[Sugar-devel] The quest for data

Martin Dluhos martin at gnu.org
Mon Jan 6 03:28:04 EST 2014

On 3.1.2014 04:09, Sameer Verma wrote:
> Happy new year! May 2014 bring good deeds and cheer :-)
> Here's a blog post on the different approaches (that I know of) to data
> gathering across different projects. Do let me know if I missed anything.
> cheers,
> Sameer
> http://www.olpcsf.org/node/204

Thanks for putting together the summary, Sameer. Here is more information about
my xo-stats project:

The project's objective is to determine how XOs are used in Nepalese
classrooms, but I am intending for the implementation to be general enough, so
that it can be reused by other deployments as well. Similarly to other projects
you've mentioned, I separated the project into four stages:

1) collecting data from the XO Journal backups on the schoolserver
2) extracting the data from the backups and storing it in an appropriate format
for analysis and visualization
3) statistically analyzing and visualizing the captured data
4) formulating recommendations for improving the program based on the analysis.

Stage 1 is already implemented on both the server side as well as the client
side, so I first focused on the next step of extracting the data. Initially, I
wanted to reuse an existing script, but I eventually found that none of them
were general enough to meet my criteria. One of my goals is to make the script
work on any version of Sugar.

Thus, I have been working on process_journal_stats.py, which takes a '/users'
directory with XO Journal backups as input, pulls out the Journal metadata and
outputs them in a CSV or JSON file as output.

Journal backups can be in a variety of formats depending on the version
of Sugar. The script currently supports backup format present in Sugar versions
0.82 - 0.88 since the laptops distributed in Nepal are XO-1s running Sugar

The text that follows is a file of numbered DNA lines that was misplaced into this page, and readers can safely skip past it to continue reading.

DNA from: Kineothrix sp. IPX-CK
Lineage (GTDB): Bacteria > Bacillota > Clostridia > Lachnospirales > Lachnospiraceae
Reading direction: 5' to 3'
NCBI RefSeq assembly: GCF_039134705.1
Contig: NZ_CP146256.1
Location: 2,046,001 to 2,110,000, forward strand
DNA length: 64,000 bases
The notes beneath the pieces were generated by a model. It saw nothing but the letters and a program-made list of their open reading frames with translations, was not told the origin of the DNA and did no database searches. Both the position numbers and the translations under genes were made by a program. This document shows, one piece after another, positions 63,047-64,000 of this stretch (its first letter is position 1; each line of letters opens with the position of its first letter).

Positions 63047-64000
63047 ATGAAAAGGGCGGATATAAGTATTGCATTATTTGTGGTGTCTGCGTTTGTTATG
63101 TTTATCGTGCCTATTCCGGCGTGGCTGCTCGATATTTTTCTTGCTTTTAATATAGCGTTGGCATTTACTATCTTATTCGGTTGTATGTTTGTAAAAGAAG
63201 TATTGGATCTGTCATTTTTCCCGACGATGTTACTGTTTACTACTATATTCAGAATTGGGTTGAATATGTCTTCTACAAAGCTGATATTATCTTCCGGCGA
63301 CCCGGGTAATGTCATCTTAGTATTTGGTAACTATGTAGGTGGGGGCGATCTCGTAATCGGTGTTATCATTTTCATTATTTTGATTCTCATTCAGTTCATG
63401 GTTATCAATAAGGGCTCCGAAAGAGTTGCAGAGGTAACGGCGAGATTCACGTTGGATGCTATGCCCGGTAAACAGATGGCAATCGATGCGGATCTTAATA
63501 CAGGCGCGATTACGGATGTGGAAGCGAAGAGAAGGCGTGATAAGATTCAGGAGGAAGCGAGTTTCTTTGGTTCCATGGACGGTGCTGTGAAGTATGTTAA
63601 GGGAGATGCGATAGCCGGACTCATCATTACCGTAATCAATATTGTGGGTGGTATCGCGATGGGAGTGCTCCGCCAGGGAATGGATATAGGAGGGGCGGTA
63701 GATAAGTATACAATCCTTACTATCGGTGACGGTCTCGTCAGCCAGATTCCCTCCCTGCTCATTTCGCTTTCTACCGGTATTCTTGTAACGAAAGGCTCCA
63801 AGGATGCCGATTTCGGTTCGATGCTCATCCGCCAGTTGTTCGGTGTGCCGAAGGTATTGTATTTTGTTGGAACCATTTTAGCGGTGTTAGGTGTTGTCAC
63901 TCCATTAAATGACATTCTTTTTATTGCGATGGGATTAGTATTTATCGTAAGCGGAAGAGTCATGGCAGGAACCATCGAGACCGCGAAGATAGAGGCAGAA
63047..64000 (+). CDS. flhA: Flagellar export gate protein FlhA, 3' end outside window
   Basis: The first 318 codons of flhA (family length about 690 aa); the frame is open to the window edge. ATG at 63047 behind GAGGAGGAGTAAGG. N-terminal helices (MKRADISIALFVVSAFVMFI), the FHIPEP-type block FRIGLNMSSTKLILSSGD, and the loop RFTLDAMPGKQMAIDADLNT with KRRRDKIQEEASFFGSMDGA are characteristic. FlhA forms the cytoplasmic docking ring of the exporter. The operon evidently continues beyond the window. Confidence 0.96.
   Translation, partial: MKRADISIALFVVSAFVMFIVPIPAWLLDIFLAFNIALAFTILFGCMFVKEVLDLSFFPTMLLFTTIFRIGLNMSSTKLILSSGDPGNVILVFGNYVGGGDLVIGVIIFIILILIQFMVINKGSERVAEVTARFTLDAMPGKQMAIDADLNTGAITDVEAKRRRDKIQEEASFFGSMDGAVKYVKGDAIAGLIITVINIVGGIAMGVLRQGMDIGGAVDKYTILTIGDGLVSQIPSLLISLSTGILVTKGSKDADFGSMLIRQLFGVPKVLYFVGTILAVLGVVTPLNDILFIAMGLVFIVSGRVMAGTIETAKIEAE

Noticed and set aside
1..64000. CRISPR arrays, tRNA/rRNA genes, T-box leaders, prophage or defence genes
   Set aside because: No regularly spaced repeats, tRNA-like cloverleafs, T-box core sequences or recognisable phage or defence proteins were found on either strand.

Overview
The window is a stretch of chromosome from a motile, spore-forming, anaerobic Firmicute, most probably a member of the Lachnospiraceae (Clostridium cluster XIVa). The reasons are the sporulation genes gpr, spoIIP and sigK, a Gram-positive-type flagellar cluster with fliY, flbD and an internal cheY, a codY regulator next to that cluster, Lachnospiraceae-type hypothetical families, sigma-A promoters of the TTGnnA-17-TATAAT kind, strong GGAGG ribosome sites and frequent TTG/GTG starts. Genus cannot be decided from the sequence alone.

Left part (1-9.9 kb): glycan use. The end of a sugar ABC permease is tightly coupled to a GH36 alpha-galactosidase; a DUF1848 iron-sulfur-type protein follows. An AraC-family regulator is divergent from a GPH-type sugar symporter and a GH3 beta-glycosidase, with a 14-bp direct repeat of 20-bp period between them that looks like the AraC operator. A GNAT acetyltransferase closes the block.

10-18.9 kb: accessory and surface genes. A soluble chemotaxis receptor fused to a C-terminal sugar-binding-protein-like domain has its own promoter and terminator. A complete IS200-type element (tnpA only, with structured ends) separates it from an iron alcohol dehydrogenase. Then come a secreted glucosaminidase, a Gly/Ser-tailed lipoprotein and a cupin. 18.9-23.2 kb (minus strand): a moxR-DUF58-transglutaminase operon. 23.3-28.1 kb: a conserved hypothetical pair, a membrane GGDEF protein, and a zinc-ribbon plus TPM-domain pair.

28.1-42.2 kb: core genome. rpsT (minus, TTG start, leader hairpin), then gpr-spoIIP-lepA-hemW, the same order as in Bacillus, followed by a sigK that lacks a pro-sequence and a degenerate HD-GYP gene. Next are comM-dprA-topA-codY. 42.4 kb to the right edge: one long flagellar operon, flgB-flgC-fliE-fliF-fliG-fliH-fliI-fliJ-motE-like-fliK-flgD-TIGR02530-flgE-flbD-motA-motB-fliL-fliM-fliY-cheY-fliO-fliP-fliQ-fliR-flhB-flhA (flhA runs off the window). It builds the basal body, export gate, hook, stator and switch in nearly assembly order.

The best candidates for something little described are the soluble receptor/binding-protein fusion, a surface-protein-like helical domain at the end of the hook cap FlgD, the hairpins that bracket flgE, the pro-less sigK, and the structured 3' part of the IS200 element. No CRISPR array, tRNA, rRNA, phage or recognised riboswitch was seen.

0.82. I am planning to add support for later versions of Sugar in the next
version of the script.

The script currently supports two ways to output statistical data. To produce
all statistical data from the Journal, one row per Journal record:

    process_journal_stats.py all
To extract statistical data about the use of activities on the system, use:

    process_journal_stats.py activity

The full documentation with all the options are described in README at:


One challenge of the project has been determining how much data processing to do
in the python script and what to leave for the data analysis and visualization
tools later in the workflow. For now, I stopped adding features to the script
and I am  evaluating the most appropriate tools to use for visualizing the data.

Here are some of the questions I am intending to answer with the visualizations
and analysis:

* How many times do installed activities get used? How does the activity use
differ over time?
* Which activities are children using to create files? What kind of files are
being created?
* Which activities are being launched in share-mode and how often?
* Which part of the day do children play with the activities?
* How does the set of activities used evolve as children age?

I am also going to be looking how answers to these questions vary from class to
class, school to school, and region to region.

As Martin Abente and Sameer mentioned above, our work needs to be informed by
discussions with the stakeholders- children, educators, parents, school
administrators etc. We do have educational experts among the staff at OLE, who
have worked with more than 50 schools altogether, and I will be talking to them
as I look beyond answering the obvious questions.

For visualization, I have explored using LibreOffice and SOFA, but neither of
those were flexible to allow for customization of the output beyond some a few
rudimentary options, so I started looking at various Javascript libraries, which
are much more powerful. Currently, I am experimenting with Google Charts, which
I found the easiest to get started with. If I run into limitations with Google
Charts in the future, others on my list are InfoVIS Toolkit
(http://philogb.github.io/jit) and HighCharts (http://highcharts.com). Then,
there is also D3.js, but that's a bigger animal.

Alternatively or perhaps in parallel, I am also willing to join efforts to
improve the OLPC Dashboard, which is trying to answer very similar questions to

I am looking forward to collaborating with everyone who is interested in
exploring ways to analyze and visualize OLPC/Sugar data in a interesting and
meaningful way.


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